My name is Joy-- as you might suspect, I'm generally a very happy, enthusiastic person. I have a lot of energy, and sharing Fair Anita's message with others gets me really excited, so then I have a LOT of energy. Throughout my career, I've been criticized for not being "professional" enough-- this word has hung over me like an evil cloud, and I was always worried that I wasn't meeting others' expectations of being a professional. One of my mentors suggested an exercise: make a list of everything you want to be known for, then make a parallel list of the words people might use negatively against you about those same qualities. Her example was that she wants to be memorable, but often times she's criticized for being too dominant. Now, if someone criticizes her for this, she knows she's achieving her goal of being memorable. For me, I want to be authentic. I wear it all on my sleeves, and you know what to expect from me because I try to be my genuine self in every situation, whether talking to a Fortune 500 CEO or my best friend. If I'm criticized for not being professional enough, I know that I'm staying true to who I am, rather than putting up a front (dressed in a business suit). For every time I'm criticized, I'm probably complimented 10 times for my authentic nature. I know this is one of the reasons why we've found success with Fair Anita; we want our supporters to know 100% who and what we are and are not.

4. As the entrepreneur, you're a living sales pitch for your company.

I've learned that I always need to be "on" as an entrepreneur. Every new interaction is a reflection of our brand, especially because the team is still small and often times Fair Anita = Joy. I need to live our brand values in order to be genuine as a company. Luckily, this usually comes easily: supporting women rather than always competing, standing up for women's rights, travelling and gaining more global competency.

One of my biggest challenges as the founder of Fair Anita has been styling myself. I am not a fashion guru and never will be. I feel pressured to be fashionable whenever I leave the house, but that's not me. However, I love all of our Fair Anita products (of course!). It's easy for me to throw any jewelry piece or scarf on over my tee, grab my Cambodian tote (they're so cute!) and head out. If I'm not wearing Fair Anita products when I leave the house, I'm not doing my job as an entrepreneur. That way, when people ask me what I do, I can show them how awesome our products are, because they're always adorning me somewhere. It's all about creating more jobs for more women, and when we can show our community how amazingly talented these women are and why our fair trade products are different, it's an opportunity to gain another supporter.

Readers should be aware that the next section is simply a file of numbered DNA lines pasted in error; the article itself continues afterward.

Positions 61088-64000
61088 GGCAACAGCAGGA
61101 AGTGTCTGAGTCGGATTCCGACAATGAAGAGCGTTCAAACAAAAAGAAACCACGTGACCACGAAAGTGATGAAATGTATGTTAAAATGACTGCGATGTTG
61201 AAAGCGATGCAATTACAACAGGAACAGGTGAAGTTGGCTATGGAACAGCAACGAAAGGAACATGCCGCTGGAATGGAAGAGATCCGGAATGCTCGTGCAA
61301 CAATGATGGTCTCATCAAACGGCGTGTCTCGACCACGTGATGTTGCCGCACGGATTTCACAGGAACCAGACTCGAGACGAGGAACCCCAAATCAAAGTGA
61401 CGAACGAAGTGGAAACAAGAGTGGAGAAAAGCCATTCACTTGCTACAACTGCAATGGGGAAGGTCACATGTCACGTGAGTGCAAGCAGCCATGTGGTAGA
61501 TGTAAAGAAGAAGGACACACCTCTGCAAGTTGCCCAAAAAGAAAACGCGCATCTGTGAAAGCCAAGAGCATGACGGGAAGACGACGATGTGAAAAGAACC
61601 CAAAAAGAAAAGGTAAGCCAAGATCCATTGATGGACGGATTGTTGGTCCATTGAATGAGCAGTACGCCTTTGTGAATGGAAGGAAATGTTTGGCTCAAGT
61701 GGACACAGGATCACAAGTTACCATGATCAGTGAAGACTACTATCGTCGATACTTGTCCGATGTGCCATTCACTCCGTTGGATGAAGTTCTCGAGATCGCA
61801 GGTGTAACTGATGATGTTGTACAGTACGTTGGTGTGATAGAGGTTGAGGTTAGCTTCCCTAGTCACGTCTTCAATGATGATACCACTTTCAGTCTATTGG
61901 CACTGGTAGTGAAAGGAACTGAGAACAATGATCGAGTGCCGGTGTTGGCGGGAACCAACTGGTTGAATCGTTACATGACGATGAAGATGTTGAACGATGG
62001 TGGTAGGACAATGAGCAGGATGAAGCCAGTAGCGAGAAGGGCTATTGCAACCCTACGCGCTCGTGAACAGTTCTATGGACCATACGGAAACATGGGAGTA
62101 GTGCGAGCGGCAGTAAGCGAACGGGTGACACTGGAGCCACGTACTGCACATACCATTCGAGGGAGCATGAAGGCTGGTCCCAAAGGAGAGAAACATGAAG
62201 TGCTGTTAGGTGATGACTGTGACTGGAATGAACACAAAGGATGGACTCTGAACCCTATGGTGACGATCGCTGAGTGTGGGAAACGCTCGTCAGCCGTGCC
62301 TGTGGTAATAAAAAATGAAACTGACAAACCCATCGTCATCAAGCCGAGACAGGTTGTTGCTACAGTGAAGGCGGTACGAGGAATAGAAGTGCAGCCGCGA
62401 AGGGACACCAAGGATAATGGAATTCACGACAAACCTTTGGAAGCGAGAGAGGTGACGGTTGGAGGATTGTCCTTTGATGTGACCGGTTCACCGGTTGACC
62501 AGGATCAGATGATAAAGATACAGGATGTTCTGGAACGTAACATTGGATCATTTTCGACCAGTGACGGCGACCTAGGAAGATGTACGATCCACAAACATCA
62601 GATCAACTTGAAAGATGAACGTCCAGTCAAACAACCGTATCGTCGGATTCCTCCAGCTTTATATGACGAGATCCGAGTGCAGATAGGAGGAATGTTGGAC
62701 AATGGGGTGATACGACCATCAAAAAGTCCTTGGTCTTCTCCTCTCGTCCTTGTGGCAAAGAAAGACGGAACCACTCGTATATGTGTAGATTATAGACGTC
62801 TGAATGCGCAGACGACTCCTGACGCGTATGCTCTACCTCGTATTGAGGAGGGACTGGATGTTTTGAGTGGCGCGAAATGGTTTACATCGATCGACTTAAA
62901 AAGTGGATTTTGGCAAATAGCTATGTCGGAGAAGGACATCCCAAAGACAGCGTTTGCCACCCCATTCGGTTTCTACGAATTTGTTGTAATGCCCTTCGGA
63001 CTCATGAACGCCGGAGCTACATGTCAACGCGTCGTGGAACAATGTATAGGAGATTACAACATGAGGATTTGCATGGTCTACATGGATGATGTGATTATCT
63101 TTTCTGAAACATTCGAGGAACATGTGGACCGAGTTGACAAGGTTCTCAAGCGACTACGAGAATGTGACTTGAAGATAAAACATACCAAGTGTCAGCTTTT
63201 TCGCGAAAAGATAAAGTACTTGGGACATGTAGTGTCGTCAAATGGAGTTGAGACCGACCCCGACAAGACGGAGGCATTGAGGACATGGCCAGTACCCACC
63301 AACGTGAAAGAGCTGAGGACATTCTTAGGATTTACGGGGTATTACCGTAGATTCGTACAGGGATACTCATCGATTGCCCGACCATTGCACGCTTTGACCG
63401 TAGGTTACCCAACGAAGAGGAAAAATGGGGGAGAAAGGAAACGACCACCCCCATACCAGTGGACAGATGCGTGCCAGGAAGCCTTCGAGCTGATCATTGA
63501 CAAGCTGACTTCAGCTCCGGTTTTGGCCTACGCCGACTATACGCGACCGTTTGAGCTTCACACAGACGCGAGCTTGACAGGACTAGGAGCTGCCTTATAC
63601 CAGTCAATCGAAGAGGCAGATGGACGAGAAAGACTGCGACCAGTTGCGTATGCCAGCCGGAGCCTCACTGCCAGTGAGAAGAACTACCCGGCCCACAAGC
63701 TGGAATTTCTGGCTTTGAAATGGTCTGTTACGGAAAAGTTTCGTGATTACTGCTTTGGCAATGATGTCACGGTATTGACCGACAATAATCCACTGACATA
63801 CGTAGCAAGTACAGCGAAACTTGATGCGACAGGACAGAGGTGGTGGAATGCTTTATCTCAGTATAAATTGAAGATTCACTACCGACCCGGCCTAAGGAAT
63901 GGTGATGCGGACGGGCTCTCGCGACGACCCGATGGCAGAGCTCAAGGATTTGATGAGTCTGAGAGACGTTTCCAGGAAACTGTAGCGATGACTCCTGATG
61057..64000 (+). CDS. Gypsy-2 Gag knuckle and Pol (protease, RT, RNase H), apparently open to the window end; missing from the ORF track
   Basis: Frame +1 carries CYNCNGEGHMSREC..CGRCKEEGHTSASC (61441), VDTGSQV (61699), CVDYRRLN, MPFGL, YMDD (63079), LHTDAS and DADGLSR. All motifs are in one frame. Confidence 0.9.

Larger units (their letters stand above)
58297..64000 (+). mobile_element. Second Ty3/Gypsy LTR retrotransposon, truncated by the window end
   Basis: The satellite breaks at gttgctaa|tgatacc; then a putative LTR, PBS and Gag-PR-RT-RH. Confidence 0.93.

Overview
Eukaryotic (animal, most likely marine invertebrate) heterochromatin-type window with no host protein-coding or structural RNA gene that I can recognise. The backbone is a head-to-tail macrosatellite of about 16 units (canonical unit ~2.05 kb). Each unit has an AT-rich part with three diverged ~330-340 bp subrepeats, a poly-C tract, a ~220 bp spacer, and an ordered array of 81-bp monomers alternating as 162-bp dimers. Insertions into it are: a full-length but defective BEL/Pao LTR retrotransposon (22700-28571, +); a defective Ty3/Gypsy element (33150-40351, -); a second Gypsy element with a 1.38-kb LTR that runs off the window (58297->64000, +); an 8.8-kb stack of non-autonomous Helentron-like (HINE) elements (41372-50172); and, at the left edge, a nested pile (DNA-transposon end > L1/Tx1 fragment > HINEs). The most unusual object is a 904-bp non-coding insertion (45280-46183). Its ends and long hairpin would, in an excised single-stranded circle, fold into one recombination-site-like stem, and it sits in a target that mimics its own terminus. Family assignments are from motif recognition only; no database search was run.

5. It might be lonely, but you're never alone.

People talk about entrepreneurship being like a roller coaster ride: full of highs, lows, fear, thrill, and just a crazy ride. This is all true, and these ever-changing emotions are really hard to articulate to others, even those closest to me. This combined with the fact that many days I spend 12+ hours by myself at the computer can sometimes lead to feelings of loneliness.

I have learned, however, to never confuse loneliness with being alone. No one achieves anything alone, and this is certainly the case with Fair Anita. We've found success this year because of our amazing community of supporters. I really am overwhelmed with gratitude for the things you all have made happen this year. We've had much-needed legal support from Kim & Debbie at Fredrikson & Byron; amazing mentorship, skills share, and community from the Colonial Church of Edina; a fantastic cohort of female entrepreneurs from Open Hands Initiative that have shared valuable lessons so we can all scale together; kick-butt summer interns that helped us figure out photoshoots and instagram; and the most incredible volunteers a woman could hope for (Anna, Kelsey, Tanya, Brian, Kristin, David, Mom & Dad-- I'm looking at you!!). And, of course, a mega-talented community of artisans in 16+ countries that have worked with us (and my many, many emails) to start doing fair trade differently. They're the reason we exist, and they're so worth it.

But most importantly, it's you-- our customers-- who have made this first year a great one. I'm blown away thinking of the support we've received from you all this year. Certainly in terms of purchases, but also the stories you've shared, the nonstop encouragement, the social media love, and the fact that you're willing to share our mission with your friends. Thank you, thank you, thank you. If I've learned anything this year, it's that people are good-- and you people are the very best.

Cheers to new learnings in 2016!

<3 <3 <3

Founder of Fair Anita Joy Mcbrien Giving a Speech at Colonial Church in Edina, MN